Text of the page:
Human resource planning is the process of evaluating the composition and content of the current workforce and forecasting future requirements. This involves analyzing internal and external factors that impact the organization’s human resources. It also requires responding to issues and taking action to close the gap between its current and future needs.
By identifying its short-term and long-term goals and the corresponding work activities, the company can project its future human resource requirements. This includes identifying the skills, abilities and knowledge required to meet its goals. If there is an identified gap, then the organization can create action plans to recruit and retain talent. The company can implement strategies such as recruitment, training or retraining, organizational restructuring, outsourcing or succession planning.
Response to Workforce Issues
Effective HR planning allows the organization to respond to environmental factors such as legislation, changing demographics, globalization, world economy and technology. Through environmental scanning, the company can anticipate changes that will affect its workforce and plan accordingly. For example, an aging population and older workforce might lead to possible skill shortages, and a greater demand for health-care benefits and work/life balance. Failure to prepare for these challenges can impact business operations.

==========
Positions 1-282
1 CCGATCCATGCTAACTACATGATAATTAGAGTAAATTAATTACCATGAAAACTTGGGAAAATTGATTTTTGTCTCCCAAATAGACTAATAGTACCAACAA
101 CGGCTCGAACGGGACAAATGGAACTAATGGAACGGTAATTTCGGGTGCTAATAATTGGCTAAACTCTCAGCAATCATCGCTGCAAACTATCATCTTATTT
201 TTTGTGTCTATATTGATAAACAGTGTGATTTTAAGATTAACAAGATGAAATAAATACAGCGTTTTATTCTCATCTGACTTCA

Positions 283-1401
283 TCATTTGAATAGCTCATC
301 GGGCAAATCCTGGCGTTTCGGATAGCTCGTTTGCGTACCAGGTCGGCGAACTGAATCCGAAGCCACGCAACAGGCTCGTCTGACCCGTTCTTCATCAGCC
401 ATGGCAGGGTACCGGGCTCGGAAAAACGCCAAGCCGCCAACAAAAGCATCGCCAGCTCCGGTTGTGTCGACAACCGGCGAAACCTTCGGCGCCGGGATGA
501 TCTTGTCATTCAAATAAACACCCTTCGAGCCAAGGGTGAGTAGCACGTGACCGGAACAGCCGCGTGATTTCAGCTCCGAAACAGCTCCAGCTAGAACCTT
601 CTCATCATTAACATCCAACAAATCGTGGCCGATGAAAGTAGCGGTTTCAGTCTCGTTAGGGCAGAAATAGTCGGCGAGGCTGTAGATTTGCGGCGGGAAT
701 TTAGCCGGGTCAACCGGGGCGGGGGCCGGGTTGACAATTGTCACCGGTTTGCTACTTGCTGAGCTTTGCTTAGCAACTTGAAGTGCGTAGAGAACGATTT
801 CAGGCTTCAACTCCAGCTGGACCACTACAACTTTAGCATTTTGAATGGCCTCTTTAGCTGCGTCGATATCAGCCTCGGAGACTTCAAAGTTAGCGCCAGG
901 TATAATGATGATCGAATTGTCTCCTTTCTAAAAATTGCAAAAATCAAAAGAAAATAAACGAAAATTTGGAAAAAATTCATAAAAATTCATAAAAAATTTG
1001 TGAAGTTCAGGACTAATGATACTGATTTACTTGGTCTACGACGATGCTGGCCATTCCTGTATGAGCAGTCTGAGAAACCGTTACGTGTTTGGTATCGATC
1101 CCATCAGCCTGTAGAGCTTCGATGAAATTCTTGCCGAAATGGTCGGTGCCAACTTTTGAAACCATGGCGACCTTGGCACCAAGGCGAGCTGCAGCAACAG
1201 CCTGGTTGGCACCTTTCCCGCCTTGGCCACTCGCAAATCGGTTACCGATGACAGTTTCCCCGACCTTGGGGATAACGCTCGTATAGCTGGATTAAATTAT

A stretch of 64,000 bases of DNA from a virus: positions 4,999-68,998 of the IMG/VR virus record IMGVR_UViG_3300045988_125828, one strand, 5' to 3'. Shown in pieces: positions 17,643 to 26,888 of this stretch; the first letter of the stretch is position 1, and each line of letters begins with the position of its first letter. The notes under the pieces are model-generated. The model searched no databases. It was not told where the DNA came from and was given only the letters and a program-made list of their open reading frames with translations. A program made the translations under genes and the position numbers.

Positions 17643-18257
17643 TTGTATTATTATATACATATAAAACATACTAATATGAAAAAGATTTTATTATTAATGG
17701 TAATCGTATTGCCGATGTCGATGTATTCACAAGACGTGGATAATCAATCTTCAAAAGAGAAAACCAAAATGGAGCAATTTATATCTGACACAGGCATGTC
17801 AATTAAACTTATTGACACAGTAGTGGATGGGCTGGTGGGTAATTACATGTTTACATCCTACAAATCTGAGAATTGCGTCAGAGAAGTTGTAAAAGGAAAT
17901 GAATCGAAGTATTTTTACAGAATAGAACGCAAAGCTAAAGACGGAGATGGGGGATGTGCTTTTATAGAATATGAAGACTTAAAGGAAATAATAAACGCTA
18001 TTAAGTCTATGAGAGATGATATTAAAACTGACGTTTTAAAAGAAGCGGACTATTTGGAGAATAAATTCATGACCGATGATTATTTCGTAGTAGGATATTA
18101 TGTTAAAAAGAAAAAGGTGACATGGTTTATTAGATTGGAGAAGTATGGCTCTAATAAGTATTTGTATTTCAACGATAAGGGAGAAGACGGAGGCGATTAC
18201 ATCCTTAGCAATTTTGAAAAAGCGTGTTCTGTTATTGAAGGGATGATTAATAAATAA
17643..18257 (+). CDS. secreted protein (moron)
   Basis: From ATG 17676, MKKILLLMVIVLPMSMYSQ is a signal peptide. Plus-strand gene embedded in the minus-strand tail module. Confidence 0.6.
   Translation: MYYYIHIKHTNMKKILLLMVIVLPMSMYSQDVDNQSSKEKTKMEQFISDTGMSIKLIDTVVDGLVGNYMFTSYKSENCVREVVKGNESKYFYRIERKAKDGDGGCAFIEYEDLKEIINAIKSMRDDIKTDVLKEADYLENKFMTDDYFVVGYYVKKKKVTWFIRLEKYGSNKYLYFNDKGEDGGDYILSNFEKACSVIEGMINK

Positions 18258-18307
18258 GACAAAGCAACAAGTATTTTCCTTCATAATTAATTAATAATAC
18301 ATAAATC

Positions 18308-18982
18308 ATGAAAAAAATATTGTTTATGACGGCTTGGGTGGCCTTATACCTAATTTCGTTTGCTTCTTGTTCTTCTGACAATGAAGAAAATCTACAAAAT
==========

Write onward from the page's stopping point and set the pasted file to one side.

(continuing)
The human resource plan has measurable and assessable outcomes that make it possible to monitor progress. It usually includes milestones or benchmarks to gauge success at different stages. Metrics are essential as a form of assessment. If the future turns out to be different than anticipated, the plan must be flexible enough for the company to manage change. Ongoing and regular evaluation allows the organization to make adjustments to address immediate and long-term issues.
The human resource plan links HR management to the company’s strategic plan. It becomes the foundation not only for recruitment but also for other human resource functions such as training, leadership development, succession planning and performance management. Retention is a major issue that the organization must address by reviewing its compensation, benefits, retirement, work/life balance and wellness programs. The company must view its HR management practices in relation to operational decisions.
Rowena Odina has been writing handbooks, manuals and employee communication pieces since 2002 as part of her human resources management functions. She specializes in writing about human resources topics. She has a certificate in human resources management from Seneca College and a certificate in payroll management from the Canadian Payroll Association.